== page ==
The American Immigration Council, American Civil Liberties Union National Immigration Project of the National Lawyers Guild, and National Immigration Law Center today sued the federal government over its current practice of denying a fair deportation process to Central American children and families who have fled violence.
The groups filed the case on behalf of families currently being held at a detention center in Artesia, New Mexico. The complaint charges the Obama Administration with enacting a policy that ensures rapid deportations by holding the detainees to an erroneous and nearly insurmountable standard to prove their asylum claims, and by withholding resources like lawyers and translators from them.
As Cecillia Wang, director of the ACLU’s Immigrants’ Rights Project, said:
U.S. law guarantees [these families] a fair opportunity to seek asylum. Yet, the government’s policy violates that basic law and core American values — we do not send people who are seeking asylum back into harm’s way. We should not sacrifice fairness for speed in life-or-death situations.
Added Trina Realmuto, an attorney at the National Immigration Project of the National Lawyers Guild:
The women and children detained in Artesia have endured brutal murders of loved ones, rapes, death threats, and similar atrocities that no mother or child ever should have to endure, and our government is herding them through the asylum process like cattle. The deportation-mill in Artesia lacks even the most basic protections, like notice and the opportunity to be heard, that form the cornerstone of due process in this country.
According to the complaint, the Obama administration is violating long-established constitutional and statutory law by enacting policies that have:
- Categorically prejudged asylum cases with a “detain-and-deport” policy, regardless of individual circumstances.
- Drastically restricted communication with the outside world for the women and children held at the remote detention center, including communication with attorneys. If women got to make phone calls at all, they were cut off after three minutes when consulting with their attorneys. This makes it impossible to prepare for a hearing or get legal help.
- Given virtually no notice to detainees of critically important interviews used to determine the outcome of asylum requests. Mothers have no time to prepare, are rushed through their interviews, are cut off by officials throughout the process, and are forced to answer traumatic questions, including detailing instances of rape, while their children are listening.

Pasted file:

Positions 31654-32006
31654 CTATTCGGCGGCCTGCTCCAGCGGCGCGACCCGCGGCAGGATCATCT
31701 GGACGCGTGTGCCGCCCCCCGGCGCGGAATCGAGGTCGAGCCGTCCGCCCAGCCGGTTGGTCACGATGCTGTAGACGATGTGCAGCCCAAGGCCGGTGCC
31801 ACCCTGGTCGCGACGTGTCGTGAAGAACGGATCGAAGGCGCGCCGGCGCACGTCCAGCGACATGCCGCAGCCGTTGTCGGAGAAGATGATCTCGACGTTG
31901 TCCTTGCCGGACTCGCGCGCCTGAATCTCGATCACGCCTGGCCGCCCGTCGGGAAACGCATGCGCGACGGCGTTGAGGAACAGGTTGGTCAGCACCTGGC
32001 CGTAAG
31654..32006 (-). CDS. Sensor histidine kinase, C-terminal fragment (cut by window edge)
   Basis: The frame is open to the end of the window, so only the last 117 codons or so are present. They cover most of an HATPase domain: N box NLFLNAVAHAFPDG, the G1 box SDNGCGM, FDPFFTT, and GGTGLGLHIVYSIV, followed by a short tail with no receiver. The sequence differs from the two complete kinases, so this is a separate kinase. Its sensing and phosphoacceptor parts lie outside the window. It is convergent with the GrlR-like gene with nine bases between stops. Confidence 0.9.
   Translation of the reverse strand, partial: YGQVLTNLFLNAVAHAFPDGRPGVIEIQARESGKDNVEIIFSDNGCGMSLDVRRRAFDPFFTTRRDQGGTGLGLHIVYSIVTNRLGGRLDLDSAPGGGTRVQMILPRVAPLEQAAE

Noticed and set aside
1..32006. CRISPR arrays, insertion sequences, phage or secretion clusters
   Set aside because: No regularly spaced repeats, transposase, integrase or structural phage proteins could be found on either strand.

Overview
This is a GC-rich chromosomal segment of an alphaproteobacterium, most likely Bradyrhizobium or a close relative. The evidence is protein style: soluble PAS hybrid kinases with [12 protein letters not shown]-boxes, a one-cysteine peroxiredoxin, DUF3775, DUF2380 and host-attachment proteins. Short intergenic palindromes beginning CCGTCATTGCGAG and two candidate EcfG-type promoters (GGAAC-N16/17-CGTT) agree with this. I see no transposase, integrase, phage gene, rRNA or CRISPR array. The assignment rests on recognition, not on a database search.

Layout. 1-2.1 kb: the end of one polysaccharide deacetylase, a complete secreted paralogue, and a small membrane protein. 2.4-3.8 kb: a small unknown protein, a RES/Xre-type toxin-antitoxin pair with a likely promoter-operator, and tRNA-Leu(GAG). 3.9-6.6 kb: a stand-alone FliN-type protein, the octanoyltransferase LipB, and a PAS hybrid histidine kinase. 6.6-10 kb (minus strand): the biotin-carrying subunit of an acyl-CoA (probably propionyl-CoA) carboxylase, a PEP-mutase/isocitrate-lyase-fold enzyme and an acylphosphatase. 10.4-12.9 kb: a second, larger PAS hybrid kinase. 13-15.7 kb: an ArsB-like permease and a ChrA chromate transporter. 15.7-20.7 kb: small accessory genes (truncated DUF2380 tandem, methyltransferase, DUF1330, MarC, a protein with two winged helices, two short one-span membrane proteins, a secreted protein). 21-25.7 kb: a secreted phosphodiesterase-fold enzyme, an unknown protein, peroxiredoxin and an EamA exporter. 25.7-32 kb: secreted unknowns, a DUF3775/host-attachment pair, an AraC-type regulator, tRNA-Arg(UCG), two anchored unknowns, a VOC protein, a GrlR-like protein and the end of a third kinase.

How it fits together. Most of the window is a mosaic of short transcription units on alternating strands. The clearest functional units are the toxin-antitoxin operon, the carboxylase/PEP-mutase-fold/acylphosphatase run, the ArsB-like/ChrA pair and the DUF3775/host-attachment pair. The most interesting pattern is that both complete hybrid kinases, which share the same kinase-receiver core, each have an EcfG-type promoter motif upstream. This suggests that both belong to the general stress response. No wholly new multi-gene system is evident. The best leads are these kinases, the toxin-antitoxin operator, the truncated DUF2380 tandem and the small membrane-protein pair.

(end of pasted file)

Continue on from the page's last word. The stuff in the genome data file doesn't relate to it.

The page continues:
- Led to the intimidation and coercion of the women and children by immigration officers, including being screamed at for wanting to see a lawyer.
The plaintiffs include:
- A Honduran mother who fled repeated death threats in her home country to seek asylum in the United States with her two young children. The children’s father was killed by a violent gang that then sent the mother and her children continuous death threats.When she went to the police they told her that they could not do anything to help her. It is common knowledge where she lived that the police are afraid of the gang and will do nothing to stop it.
- A mother who fled El Salvador with her two children because of threats by the gang that controls the area where they lived. The gang stalked her 12-year-old child every time he left the house and threatened kidnapping. She fears that if the family returns to El Salvador, the gang will kill her son. Some police officers are known to be corrupt and influenced by gangs. The mother says she knows of people who have been killed by gang members after reporting them to police.
- A mother who fled El Salvador with her 10-month old son after rival gangs threatened to kill her and her baby. One gang tried to force the mother to become an informant on the activities of another gang, and when she refused, told her she had 48 hours to leave or be killed.
The complaint, M.S.P.C. v. Johnson, and attorney declarations are available at the Immigration Policy Center’s Artesia Resource Page.